Researchers may have found a molecule that inhibits the growth of a rare but fatal tumor that occurs in children, called diffuse intrinsic pontine glioma.
Approximately 300 children – usually between 5 and 9 years old – are diagnosed with DIPG every year. DIPGs are located in the brain’s pons – a brain region that controls many of the body’s vital functions, including breathing and heart rate.
DIPGs are extremely aggressive and difficult to treat, so being diagnosed with the tumor typically results in death within a year.
New research, however, offers hope for treating DIPG. Scientists from Northwestern University in Evanston, IL, may have found a molecule that could stop the development of the tumor. The team was led by Ali Shilatifard, Robert Francis Furchgott professor of biochemistry and pediatrics, and chair of biochemistry and molecular genetics at Northwestern University’s Feinberg School of Medicine.
The new findings – published in the journal Nature Medicine – build on research that Shilatifard and colleagues have carried out in the past. Shilatifard and his team identified the pathway through which a genetic mutation causes cancer in a study published in the magazine Science, and a follow-up study – conducted in collaboration with Rintaro Hashizume and his team – used this knowledge to test the effects of pharmacological therapy on DIPG in mice.
The latter study inhibited the previously identified genetic pathway and successfully prolonged the life of mice by 20 days. The drug was administered through the mice’s abdomen, but in this latest research, the team set out to investigate whether injecting the cells into the mice’s brainstem would have more robust effects.
The scientists sampled tumor cell lines from an untreated patient and injected them into a mouse’s brainstem, where it grew into a tumor. Subsequently, the scientists treated the mouse with a BET bromodomain inhibitor and went on to clinically monitor the tumor.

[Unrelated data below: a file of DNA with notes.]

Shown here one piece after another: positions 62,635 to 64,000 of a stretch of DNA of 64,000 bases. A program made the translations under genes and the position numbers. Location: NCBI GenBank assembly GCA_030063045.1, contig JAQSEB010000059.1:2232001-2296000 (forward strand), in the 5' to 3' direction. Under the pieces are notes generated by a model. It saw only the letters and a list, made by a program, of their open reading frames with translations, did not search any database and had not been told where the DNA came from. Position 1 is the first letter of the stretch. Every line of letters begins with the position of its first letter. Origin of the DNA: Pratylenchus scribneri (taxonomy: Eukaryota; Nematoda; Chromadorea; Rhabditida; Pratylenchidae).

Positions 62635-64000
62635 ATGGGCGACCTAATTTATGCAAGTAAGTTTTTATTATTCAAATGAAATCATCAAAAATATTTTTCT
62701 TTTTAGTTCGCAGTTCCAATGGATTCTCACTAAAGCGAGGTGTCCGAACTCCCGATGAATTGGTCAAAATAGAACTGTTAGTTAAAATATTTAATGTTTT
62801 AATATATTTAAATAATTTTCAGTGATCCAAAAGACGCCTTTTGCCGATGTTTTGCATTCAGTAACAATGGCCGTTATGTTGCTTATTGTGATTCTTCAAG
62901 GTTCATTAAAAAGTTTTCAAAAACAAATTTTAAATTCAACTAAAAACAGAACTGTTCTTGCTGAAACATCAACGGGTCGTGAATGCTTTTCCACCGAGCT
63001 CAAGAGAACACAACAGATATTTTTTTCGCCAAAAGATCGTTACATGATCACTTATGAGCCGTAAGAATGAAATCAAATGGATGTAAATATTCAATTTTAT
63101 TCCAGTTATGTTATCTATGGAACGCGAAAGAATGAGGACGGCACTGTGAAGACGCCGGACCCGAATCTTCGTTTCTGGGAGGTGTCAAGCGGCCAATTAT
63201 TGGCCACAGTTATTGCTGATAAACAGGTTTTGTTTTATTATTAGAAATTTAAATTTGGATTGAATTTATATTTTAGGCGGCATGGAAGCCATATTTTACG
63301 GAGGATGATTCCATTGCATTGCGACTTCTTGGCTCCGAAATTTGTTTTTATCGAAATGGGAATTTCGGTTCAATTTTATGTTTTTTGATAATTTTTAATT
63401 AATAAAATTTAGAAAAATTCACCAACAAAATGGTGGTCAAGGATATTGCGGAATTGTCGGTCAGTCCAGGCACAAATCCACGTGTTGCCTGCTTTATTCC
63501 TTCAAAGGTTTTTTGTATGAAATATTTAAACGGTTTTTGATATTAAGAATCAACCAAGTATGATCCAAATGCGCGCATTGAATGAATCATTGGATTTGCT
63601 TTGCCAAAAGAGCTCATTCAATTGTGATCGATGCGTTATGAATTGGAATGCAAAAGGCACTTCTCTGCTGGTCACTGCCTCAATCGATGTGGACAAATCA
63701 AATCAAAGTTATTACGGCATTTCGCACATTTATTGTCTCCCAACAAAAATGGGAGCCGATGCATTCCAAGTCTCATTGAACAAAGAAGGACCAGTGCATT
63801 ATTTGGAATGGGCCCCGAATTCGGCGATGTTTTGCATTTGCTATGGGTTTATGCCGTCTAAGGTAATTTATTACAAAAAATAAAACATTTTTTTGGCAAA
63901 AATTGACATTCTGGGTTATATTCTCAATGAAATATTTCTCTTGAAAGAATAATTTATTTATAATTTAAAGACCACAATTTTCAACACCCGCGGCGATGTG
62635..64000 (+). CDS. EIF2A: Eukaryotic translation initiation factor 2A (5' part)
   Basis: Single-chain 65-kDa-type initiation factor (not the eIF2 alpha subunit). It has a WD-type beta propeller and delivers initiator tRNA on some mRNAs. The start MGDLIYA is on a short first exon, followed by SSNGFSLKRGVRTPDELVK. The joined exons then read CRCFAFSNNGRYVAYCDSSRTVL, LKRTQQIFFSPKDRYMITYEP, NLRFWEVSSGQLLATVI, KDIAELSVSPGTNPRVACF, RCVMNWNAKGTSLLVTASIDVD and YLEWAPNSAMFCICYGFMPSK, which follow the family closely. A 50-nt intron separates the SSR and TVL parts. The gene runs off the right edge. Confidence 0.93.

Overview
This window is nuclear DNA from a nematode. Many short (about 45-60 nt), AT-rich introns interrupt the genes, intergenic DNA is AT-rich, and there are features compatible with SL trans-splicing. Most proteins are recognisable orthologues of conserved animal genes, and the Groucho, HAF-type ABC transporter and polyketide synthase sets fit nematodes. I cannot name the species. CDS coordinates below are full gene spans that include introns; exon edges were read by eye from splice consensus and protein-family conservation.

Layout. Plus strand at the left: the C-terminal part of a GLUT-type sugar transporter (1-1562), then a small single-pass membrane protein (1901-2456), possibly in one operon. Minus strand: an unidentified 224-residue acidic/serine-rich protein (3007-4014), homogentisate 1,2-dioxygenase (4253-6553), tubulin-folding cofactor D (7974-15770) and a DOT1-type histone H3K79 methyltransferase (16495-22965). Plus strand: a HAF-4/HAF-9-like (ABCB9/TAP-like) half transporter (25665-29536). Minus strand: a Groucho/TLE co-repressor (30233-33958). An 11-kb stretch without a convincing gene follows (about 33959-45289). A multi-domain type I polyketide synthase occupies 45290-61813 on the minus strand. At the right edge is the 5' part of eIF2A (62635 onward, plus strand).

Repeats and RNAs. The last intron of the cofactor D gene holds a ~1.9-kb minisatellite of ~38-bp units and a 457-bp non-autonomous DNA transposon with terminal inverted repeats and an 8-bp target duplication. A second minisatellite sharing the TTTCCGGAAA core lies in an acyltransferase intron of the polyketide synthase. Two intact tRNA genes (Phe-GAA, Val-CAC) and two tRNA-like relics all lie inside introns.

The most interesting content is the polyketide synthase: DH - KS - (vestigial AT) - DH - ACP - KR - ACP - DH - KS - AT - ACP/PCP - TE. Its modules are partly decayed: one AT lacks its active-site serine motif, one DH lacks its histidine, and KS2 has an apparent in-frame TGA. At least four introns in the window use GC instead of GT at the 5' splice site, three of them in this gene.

The BET bromodomain inhibitor has proven efficacious in several cancer models before.
In this study, by using the inhibitor, bromodomain proteins could no longer bind to the histone H3K27M – a mutant protein found in 80 percent of DIPG tumors. BET inhibitors stopped the proliferation of tumor cells, and forced them to differentiate into other cells instead. This successfully stopped tumor growth.
The study’s first author, Andrea Piunti – a postdoctoral fellow in Shilatifard’s laboratory in biochemistry and molecular genetics at Northwestern University Feinberg School of Medicine – suggests that BET inhibitors should next be tested in a pediatric trial to treat DIPG, especially since the drugs are already being tested for pediatric leukemia.
“To the best of our knowledge, this is the most effective molecule so far in treating this tumor. Every other therapy that has been tried so far has failed.”
Ali Shilatifard, senior author
The senior author also notes that the currently available radiation therapy is ineffective in treating DIPG; it only adds a few months to the patients’ survival.
Shilatifard comments on the importance of Northwestern University for making this research possible:
“This work could not have been done anywhere in the world except Northwestern Medicine, because of all the scientists and physicians who have been recruited here during the past five years and how they work together to link basic scientific research to the clinic,” Shilatifard says. “This discovery is the perfect example of how we take basic science discoveries and translate them to cure diseases at Northwestern Medicine.”